How to be an American Citizen

By Lauren Gideon

The original article, “How to be an American Citizen: The Relationship between the Represented and the Representative,” was published in The Cultivated Patriot.

There is a lot of confusion these days (and dare I make us all nauseous and use the word “misinformation”), drowning the American citizen. We don’t always know what is going on, but even more than that, we haven’t been trained in what to do about it. The battle cry of our generation is “Just DO something!” If that doesn’t make you snicker a wee bit, this installment might be for you.

Republic or Democracy—What is the difference?

As American citizens, we live in a republic, meaning we have a representative government. Most often, though, the United States is falsely described as a democracy. This distinction could fill up this entire paper, so instead, I will summarize. In both systems, the ultimate power is held in the hands of the voter.

Direct Democracy

In a direct democracy, however, the voter would literally vote on every issue. There is no assurance that what the voter votes for is moral or just. It is truly an expedient representation of the will of the people. Thomas Jefferson, who was initially endeared to this style of governance, was disenchanted by it over the course of his service as Governor of Virginia. While unverified, he is credited with saying, “Democracy is nothing more than mob rule, where 51% of the people may take away the rights of the other 49%.” So, while mob rule is expedient and gives ALL the “power to the people” ALL of the time, it can potentially be very dangerous. Consider the unbridled mob-like mentality of the past several years on ALL sides of the political arena.

“Democracy is nothing more than mob rule,
where 51% of the people may take away the rights of the other 49%.

Republic—Representative Government

A republic is still organized with the citizen as the highest authority. However, a republic is less efficient and expedient. Our power as citizens is vested in those we choose to represent us. We vet, we interrogate, we debate, and then we select. Our selection is our seal that the individual we’ve chosen is the best person for the job that we could find within the population for that office. This process is THE exercise of the citizen’s authority in the framework of a republic. This description is by no means a marginalization of the citizen’s role. In the “Just DO something” age, it’s essential first to define what we should be doing.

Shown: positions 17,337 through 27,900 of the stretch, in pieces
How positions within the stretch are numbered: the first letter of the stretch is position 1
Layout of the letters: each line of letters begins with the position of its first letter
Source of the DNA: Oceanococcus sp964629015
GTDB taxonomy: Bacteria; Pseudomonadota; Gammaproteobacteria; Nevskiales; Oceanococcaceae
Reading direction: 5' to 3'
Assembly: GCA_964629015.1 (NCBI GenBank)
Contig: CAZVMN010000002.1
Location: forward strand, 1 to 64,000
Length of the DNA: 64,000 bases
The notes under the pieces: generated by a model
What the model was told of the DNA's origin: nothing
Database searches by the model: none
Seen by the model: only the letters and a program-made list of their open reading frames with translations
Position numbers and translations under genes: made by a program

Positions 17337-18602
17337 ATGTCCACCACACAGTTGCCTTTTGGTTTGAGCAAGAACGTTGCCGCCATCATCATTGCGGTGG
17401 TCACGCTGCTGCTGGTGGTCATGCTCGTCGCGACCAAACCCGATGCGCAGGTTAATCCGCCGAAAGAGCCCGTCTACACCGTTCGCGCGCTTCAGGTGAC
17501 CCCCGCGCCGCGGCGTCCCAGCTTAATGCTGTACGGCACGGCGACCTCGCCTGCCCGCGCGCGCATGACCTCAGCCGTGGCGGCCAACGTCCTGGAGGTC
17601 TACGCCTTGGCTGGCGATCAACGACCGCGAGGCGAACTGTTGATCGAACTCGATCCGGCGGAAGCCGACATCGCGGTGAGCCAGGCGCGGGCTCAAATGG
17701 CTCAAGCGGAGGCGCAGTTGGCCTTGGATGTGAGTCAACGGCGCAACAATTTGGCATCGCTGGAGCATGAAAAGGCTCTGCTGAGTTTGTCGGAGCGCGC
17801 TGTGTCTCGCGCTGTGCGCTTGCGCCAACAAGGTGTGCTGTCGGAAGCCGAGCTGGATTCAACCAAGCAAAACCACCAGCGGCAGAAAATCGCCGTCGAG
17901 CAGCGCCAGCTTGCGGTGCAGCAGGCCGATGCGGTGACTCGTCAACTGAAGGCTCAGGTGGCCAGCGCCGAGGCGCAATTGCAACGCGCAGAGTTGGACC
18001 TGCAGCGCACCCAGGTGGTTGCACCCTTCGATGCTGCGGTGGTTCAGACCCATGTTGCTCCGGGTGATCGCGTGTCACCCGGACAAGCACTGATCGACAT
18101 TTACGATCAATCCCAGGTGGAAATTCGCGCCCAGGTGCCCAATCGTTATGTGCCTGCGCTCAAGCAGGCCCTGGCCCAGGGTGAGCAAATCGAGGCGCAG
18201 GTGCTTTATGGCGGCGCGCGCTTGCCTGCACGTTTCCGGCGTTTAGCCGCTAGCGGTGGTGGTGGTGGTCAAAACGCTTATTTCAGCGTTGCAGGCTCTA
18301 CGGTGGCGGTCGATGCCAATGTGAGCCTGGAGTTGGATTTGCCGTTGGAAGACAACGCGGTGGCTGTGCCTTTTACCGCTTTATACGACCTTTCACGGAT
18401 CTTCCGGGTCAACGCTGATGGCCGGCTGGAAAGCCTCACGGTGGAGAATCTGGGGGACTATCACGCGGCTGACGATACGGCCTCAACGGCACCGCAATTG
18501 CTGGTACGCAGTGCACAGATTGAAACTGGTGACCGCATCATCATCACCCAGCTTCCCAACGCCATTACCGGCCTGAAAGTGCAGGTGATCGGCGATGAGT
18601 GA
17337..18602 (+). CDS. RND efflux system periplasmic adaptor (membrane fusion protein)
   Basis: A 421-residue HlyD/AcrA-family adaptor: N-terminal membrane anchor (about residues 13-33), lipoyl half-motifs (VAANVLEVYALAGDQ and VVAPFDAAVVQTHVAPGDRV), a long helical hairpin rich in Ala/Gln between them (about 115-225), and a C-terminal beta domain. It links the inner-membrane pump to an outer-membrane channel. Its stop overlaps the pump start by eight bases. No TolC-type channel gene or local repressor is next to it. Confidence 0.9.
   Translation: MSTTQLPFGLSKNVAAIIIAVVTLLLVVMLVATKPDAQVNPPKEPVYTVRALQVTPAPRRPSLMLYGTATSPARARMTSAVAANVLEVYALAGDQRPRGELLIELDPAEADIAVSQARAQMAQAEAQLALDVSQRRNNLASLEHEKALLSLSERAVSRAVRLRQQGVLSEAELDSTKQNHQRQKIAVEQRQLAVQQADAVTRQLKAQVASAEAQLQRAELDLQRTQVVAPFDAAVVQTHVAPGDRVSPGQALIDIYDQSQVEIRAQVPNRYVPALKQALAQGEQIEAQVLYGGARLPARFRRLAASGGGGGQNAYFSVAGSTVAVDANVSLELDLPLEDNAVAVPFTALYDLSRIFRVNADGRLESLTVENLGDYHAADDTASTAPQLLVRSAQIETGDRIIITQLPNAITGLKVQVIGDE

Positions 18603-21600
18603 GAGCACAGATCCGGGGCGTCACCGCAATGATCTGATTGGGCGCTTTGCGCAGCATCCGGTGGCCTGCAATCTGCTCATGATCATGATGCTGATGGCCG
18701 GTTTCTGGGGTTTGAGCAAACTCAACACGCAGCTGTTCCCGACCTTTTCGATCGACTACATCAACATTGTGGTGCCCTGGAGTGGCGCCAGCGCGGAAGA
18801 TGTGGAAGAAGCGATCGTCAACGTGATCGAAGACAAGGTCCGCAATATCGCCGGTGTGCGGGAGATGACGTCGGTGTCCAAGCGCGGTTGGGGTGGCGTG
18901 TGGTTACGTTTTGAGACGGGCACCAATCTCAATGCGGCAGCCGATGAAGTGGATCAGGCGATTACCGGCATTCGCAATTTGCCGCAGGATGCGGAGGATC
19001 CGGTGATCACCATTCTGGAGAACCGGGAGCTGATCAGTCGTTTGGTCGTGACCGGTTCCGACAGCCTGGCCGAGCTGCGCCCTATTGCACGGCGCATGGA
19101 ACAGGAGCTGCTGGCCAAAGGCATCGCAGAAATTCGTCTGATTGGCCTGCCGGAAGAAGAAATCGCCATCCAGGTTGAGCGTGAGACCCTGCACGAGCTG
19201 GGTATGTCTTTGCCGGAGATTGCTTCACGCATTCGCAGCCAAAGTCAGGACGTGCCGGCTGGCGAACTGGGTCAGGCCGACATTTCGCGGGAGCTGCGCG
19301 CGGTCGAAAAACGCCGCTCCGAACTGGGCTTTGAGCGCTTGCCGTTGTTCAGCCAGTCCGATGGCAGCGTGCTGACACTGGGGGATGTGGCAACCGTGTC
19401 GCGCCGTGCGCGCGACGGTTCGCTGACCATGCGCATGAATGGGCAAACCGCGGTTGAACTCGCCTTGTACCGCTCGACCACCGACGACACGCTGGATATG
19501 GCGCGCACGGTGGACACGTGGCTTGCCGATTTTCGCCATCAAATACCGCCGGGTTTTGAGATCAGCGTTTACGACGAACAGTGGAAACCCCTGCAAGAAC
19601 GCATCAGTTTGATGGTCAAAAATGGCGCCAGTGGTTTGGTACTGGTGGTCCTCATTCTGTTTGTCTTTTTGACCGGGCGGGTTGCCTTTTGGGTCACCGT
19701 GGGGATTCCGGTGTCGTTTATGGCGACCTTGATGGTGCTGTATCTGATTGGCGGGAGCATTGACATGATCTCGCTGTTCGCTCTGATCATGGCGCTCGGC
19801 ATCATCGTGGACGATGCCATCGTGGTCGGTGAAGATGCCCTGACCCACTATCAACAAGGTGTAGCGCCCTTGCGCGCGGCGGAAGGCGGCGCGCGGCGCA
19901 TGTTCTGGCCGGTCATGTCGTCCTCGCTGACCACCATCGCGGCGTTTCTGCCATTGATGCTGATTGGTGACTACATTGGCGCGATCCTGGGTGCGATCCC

The exercise of this role is much more complex than scribbling in an oval with ink a few times a year (much less every four years!).

Who are our Representatives?

Our representatives represent us in the office and exercise authority on our behalf.

Ideally, how should you select a representative?

Find someone with sufficient knowledge, who understands that knowledge, and has wisdom in applying that knowledge. Another way of articulating the qualifications: do they possess true principles? Building on those principles, can they reason well? Lastly, could they strategically apply those principles to any potential circumstance? That is how we ought to select our representative.

Two Seasons of a Representative

This process has two seasons: first, the selection (a primary and general election), and then the term in which they do the representing.

During the representative’s term, we should support and encourage the candidate the majority thought was best suited for the role.

Support means we consider the principles we base our decisions on. These become the mechanisms of conversation and sometimes persuasion. We winsomely advocate for applying these principles on issues based on the merits of goodness, justice, and wisdom (or lack thereof). We thereby partner with those representing us.

Terms have different lengths, but they all have limits. Like all healthy assignments, there are seasons of assessing, or “performance reviews,” if you will.

Who performs the reviews, you ask? The voters. Can we all agree that there are qualifications for the heavy responsibility of giving performance reviews? You would need to know the standard or “ideal,” and you would need to know the merits on which the representative was selected in the first place. And you would also need to be engaged enough to know what transpired during the term and WHY. The assessment is a layered puzzle that will take more than a yard sign, a piece of literature, or a social media post to perform. But as the sovereign in this great nation, “We, the people,” have this high calling and responsibility to rule our country well. We need to hold ourselves individually accountable to the measure this office deserves.